I have a 10m dipole and am going to feed it with 50 ohm unbalanced feed line (coax). My understanding is the feed point of this style antenna is about 50-75 ohms, and since it is a balanced antenna I'm thinking I need some type of balun. I'm wondering:

  • Is a 1:1 current balun the same as a choke?
  • Are they the exact same devices internally, or are they different internally and just perform the same function?
  • If they are different, do they both keep common mode current off the feed line?
  • If they are the same, why are there two different names?

6 Answers 6


Baluns are designed to be transformers (like 1:1 4:1, 6:1, etc.) or choke baluns, and both.

For an antenna, the purpose of a choke balun is to create a high-impedance to common mode currents that would flow on the outside of coaxial cable shielding. These common mode currents can cause all kinds of problems such as RF in the shack, matching problems, and others. So, minimizing common mode currents is a good thing.

Common mode currents arise when you are coupling a balanced antenna to an unbalanced line (usually). For example, connecting coax cable to a dipole antenna. You can use either a 1:1 balun or a choke balun at the feed point of the antenna or where the balanced part of the system meets the unbalanced part. The choke balun usually does the same thing as a regular 1:1 current balun but adds the high impedance path to the common mode currents too.

Also, the names Choke Balun and regular current balun are somewhat interchangeable as both are used to do the same thing in ham radio antenna matching: matching coax to balanced antenna and minimizing common mode currents.

Currently, on my 80-meter dipole, I run 450 ohm ladder line to a 4:1 Current Balun and the remaining 20 feet or so is coax into the shack. In this application, I experimented with both a 4:1 and a 1:1 balun to find the best match and overall SWR on my bands of choice I use with this antenna: 80, 40, 30.

With the same antenna, I have used my own custom made choke balun made from coax turns through 6 toroids -- about 7 turns of coax through all 6 toroids. This worked very effectively except for one thing. This balun was heavy and often would be a factor in my antenna coming down in a wind storm so I replaced it.

So, in answer to your question specifics: (1) they do not always perform the same function but sometimes they do; (2) A regular current balun internally is very much like a transformer where as a choke balun usually focuses on multiple turns through toroids to provide high-impedance to common mode currents; (3) the names are different and some people distinguish between one thing and another by the names and others do not. It is usually not a big deal from my experience unless you are buying something but then you look at the data sheet to understand the balun better.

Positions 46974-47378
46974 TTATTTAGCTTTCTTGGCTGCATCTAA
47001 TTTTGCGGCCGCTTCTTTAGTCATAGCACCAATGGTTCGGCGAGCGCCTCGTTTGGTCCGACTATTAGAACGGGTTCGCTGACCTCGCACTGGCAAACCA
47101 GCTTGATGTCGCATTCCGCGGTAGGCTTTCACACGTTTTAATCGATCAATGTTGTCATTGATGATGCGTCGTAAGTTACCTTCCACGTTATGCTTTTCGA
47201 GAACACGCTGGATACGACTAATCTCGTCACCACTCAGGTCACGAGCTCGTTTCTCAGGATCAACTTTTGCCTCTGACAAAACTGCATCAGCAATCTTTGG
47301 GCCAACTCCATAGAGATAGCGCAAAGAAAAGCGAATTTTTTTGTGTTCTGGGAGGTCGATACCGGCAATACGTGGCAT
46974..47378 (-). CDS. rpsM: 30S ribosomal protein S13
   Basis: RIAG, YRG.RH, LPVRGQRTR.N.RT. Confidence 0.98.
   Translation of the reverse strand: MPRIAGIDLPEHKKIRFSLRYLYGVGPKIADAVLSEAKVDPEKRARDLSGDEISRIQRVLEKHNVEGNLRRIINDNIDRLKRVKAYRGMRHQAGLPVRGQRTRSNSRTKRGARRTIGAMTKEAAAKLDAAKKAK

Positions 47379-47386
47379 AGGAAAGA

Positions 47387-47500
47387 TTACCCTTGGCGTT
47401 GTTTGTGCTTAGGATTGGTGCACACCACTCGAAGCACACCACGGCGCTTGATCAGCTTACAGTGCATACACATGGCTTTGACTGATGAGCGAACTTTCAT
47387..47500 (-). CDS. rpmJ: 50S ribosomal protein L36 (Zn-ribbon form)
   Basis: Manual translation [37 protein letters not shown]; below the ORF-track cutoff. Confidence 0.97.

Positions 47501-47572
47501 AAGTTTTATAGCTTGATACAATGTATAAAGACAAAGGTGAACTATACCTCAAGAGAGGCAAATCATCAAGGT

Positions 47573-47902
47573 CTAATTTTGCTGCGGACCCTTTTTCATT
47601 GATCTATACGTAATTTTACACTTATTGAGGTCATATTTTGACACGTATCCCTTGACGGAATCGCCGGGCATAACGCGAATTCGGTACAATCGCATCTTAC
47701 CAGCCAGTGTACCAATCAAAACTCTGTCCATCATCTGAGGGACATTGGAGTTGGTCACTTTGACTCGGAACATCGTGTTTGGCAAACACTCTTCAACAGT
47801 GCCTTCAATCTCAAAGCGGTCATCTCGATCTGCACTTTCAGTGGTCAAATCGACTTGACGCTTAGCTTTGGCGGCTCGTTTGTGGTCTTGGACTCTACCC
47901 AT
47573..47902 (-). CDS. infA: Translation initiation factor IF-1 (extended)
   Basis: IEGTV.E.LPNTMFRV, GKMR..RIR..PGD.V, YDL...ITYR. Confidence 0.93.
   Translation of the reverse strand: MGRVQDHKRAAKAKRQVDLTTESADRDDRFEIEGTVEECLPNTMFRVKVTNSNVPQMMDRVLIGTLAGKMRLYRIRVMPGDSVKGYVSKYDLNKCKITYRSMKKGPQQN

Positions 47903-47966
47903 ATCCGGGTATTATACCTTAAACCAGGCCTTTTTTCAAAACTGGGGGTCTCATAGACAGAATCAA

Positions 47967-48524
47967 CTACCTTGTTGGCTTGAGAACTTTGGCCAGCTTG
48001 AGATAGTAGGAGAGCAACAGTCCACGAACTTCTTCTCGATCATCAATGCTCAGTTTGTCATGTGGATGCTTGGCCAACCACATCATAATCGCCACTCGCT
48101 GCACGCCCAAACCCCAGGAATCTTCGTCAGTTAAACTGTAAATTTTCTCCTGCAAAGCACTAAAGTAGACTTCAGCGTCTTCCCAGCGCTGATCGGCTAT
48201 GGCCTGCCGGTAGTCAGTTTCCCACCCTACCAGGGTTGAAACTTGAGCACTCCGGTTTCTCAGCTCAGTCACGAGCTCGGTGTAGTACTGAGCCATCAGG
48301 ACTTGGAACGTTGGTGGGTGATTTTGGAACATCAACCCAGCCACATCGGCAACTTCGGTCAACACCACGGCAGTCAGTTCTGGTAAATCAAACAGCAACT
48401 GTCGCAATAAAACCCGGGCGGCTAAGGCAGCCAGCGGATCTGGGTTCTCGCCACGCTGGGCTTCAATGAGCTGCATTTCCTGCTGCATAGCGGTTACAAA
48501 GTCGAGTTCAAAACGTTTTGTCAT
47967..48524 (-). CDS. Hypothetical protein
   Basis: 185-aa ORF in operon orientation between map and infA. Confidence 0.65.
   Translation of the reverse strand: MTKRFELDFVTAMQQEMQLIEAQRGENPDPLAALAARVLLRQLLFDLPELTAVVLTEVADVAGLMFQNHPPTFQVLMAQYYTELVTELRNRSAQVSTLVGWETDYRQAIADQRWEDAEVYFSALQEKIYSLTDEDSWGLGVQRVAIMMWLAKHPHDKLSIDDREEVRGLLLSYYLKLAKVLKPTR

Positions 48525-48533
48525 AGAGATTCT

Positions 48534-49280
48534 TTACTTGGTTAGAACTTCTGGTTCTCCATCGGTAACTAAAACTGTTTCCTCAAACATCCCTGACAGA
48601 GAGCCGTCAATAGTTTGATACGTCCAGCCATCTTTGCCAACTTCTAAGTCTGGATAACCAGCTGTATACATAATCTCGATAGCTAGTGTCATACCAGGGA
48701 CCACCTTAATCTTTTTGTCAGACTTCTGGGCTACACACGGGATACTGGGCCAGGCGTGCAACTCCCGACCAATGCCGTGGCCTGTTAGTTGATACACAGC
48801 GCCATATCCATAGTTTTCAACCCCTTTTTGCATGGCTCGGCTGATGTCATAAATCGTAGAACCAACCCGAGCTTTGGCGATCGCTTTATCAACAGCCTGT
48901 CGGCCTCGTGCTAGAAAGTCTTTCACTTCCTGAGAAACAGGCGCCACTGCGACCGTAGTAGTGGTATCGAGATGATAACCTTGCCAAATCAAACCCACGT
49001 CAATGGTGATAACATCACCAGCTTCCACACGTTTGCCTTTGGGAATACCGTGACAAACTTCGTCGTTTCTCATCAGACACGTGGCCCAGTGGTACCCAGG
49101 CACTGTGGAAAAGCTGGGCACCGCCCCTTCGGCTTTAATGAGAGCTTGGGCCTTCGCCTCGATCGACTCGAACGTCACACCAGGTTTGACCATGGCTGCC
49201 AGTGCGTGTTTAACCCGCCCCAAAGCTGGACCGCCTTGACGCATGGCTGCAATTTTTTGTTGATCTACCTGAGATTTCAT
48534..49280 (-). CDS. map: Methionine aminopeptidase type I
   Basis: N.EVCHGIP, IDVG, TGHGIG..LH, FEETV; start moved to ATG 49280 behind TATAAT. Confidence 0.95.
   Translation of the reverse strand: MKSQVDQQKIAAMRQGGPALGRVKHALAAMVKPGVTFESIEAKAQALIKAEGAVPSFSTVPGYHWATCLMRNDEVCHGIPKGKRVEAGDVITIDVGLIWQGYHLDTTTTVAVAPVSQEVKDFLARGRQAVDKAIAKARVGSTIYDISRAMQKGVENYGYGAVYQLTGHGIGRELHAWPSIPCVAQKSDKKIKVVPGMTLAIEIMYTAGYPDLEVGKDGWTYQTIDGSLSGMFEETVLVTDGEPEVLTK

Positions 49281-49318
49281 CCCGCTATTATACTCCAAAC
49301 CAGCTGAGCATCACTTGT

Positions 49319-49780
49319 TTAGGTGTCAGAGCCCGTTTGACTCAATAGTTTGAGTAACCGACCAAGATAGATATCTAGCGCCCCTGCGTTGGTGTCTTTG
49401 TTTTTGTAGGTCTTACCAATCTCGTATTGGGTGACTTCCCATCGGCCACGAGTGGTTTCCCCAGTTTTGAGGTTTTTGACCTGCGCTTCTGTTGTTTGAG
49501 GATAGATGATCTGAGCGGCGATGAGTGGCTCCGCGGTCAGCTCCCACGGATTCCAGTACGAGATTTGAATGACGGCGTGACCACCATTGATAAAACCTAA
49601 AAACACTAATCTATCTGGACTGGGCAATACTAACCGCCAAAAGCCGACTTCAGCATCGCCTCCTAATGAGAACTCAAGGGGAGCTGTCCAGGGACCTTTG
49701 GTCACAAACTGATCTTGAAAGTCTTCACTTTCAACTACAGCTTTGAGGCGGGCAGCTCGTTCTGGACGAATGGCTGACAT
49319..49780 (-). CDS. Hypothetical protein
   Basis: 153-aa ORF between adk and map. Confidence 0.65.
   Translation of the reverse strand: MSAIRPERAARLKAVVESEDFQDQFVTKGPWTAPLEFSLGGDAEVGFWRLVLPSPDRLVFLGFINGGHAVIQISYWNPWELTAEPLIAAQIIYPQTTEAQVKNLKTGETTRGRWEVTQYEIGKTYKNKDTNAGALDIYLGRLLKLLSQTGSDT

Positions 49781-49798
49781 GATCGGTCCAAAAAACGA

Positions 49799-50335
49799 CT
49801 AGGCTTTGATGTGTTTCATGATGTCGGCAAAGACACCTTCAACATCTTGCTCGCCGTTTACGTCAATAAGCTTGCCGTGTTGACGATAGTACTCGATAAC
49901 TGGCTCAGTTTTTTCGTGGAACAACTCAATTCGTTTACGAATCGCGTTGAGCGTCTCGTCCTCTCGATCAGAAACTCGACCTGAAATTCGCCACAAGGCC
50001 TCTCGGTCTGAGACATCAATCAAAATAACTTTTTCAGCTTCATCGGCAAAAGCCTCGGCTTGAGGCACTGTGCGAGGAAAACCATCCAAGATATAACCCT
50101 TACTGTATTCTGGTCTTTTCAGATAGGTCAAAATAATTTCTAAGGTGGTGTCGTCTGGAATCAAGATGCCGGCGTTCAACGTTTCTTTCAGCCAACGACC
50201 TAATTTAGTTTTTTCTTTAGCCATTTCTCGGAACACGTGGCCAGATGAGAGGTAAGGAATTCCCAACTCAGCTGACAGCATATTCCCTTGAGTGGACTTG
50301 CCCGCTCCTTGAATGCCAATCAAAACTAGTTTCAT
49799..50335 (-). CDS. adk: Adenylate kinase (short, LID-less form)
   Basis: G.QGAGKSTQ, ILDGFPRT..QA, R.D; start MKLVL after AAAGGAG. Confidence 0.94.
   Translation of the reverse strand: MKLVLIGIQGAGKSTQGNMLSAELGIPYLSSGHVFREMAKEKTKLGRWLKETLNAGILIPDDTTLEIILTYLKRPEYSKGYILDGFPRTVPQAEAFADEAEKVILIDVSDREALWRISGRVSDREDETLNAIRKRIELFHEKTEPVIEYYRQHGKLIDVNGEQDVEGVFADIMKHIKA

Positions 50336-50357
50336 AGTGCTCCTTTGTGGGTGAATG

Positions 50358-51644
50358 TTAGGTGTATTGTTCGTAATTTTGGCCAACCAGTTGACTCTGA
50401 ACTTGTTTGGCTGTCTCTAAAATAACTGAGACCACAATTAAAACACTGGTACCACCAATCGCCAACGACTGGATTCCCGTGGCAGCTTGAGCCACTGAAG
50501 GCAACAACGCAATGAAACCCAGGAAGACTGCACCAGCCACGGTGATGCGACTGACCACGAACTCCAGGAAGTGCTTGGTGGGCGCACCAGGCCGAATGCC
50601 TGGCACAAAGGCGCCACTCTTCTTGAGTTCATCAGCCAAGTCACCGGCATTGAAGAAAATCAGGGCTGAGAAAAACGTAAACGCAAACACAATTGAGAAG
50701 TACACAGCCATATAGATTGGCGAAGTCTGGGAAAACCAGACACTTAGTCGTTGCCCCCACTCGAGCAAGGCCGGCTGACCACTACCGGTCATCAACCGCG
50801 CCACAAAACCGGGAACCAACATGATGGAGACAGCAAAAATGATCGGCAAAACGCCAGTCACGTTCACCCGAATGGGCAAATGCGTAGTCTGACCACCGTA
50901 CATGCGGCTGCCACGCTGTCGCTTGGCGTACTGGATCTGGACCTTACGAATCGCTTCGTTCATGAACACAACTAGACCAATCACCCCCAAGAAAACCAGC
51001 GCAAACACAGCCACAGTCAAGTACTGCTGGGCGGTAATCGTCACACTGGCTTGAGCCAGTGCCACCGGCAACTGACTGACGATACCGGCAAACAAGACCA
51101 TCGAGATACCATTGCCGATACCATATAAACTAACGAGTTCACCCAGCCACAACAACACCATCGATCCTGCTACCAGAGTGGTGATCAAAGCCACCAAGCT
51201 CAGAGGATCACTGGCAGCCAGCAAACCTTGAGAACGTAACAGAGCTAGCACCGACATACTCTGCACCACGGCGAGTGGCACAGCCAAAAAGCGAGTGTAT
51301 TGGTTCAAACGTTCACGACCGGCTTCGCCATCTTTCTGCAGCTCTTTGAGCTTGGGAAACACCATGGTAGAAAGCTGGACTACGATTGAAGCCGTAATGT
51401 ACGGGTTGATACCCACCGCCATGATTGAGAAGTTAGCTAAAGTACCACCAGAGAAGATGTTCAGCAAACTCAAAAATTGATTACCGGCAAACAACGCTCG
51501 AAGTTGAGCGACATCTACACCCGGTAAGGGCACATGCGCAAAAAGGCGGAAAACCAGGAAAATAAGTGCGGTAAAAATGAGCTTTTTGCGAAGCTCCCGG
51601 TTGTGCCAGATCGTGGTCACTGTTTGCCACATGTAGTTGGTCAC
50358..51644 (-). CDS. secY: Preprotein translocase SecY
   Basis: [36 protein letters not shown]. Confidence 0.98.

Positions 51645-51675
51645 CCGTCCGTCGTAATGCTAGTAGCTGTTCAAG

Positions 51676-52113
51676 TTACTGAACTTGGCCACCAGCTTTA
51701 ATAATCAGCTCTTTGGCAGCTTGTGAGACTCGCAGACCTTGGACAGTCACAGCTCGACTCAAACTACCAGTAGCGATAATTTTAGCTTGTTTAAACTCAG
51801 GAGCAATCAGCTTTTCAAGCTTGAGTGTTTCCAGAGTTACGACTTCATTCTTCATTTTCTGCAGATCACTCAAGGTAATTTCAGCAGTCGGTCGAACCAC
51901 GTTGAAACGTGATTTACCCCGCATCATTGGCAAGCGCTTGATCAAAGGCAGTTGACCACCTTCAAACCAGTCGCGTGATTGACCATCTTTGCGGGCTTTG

The image below is of one of my custom made choke baluns. This is an older one that used only five toroids.

enter image description here

The following image shows one of my current baluns, a 1:1 5 KW balun.

enter image description here

  • $\begingroup$ Actually, since the OP was asking specifically about 10m band, the ferrites are completely optional. using this coil inductance calculator and this inductive reactance calculator, I calculated a 6in (15cm) diameter coil of 5 turns of coax (estimated 1in/2.5cm 'length') would have ~1.1Kohm impedance to 10m RF. $\endgroup$ Jun 22, 2016 at 13:19
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    $\begingroup$ @RobhercKV5ROB Take a look at Jim Brown's (K9YC) web site and papers who argues for choke impedances of 5000 ohms or more. Here is a link: k9yc.com/RFI-Ham.pdf to a paper with lots of analysis and graphs and other interesting info on the design of choke baluns for antennas. But, with 10-meters and without using high-power (larger than 100 watts), the RFI is not likely going to be a problem as I have operated with 10-meter dipoles without any baluns at all in the field (strung up temporarily in trees). $\endgroup$
    – K7PEH
    Jun 22, 2016 at 13:53
  • $\begingroup$ Nice answer and nice work. However, it might be good to point out that in K9YC's latest doc, he says that the way coax is wound through that stack of toroids (in the second from the bottom picture) is very important. For example, (IIRC) turns must not cross back over other turns. $\endgroup$ Mar 15, 2021 at 11:43